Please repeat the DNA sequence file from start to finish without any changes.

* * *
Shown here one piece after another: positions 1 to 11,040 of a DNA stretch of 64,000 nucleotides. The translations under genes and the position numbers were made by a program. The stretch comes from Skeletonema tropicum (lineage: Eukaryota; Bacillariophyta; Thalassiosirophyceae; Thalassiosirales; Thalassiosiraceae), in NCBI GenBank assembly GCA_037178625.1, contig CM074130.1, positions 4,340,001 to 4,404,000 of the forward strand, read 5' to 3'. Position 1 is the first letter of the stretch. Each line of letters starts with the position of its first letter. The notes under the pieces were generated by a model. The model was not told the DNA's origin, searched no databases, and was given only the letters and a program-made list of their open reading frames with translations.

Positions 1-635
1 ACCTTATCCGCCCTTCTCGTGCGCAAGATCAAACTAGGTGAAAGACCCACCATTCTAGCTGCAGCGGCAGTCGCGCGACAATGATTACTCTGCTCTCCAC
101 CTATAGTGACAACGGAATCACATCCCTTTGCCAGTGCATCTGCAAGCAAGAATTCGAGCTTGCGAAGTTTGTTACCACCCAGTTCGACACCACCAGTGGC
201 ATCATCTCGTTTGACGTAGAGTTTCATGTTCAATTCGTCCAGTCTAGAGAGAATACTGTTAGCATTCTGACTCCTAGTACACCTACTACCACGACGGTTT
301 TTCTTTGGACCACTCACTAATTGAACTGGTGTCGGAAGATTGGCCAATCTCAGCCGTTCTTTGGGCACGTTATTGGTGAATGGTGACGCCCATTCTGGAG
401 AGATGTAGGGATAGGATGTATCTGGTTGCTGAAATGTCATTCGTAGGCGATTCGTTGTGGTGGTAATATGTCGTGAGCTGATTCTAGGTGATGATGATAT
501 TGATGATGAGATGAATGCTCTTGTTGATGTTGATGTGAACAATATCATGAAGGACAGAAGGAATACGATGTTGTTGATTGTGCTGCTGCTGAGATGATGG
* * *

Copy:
Shown here one piece after another: positions 1 to 11,040 of a DNA stretch of 64,000 nucleotides. The translations under genes and the position numbers were made by a program. The stretch comes from Skeletonema tropicum (lineage: Eukaryota; Bacillariophyta; Thalassiosirophyceae; Thalassiosirales; Thalassiosiraceae), in NCBI GenBank assembly GCA_037178625.1, contig CM074130.1, positions 4,340,001 to 4,404,000 of the forward strand, read 5' to 3'. Position 1 is the first letter of the stretch. Each line of letters starts with the position of its first letter. The notes under the pieces were generated by a model. The model was not told the DNA's origin, searched no databases, and was given only the letters and a program-made list of their open reading frames with translations.

Positions 1-635
1 ACCTTATCCGCCCTTCTCGTGCGCAAGATCAAACTAGGTGAAAGACCCACCATTCTAGCTGCAGCGGCAGTCGCGCGACAATGATTACTCTGCTCTCCAC
101 CTATAGTGACAACGGAATCACATCCCTTTGCCAGTGCATCTGCAAGCAAGAATTCGAGCTTGCGAAGTTTGTTACCACCCAGTTCGACACCACCAGTGGC
201 ATCATCTCGTTTGACGTAGAGTTTCATGTTCAATTCGTCCAGTCTAGAGAGAATACTGTTAGCATTCTGACTCCTAGTACACCTACTACCACGACGGTTT
301 TTCTTTGGACCACTCACTAATTGAACTGGTGTCGGAAGATTGGCCAATCTCAGCCGTTCTTTGGGCACGTTATTGGTGAATGGTGACGCCCATTCTGGAG
401 AGATGTAGGGATAGGATGTATCTGGTTGCTGAAATGTCATTCGTAGGCGATTCGTTGTGGTGGTAATATGTCGTGAGCTGATTCTAGGTGATGATGATAT
501 TGATGATGAGATGAATGCTCTTGTTGATGTTGATGTGAACAATATCATGAAGGACAGAAGGAATACGATGTTGTTGATTGTGCTGCTGCTGAGATGATGG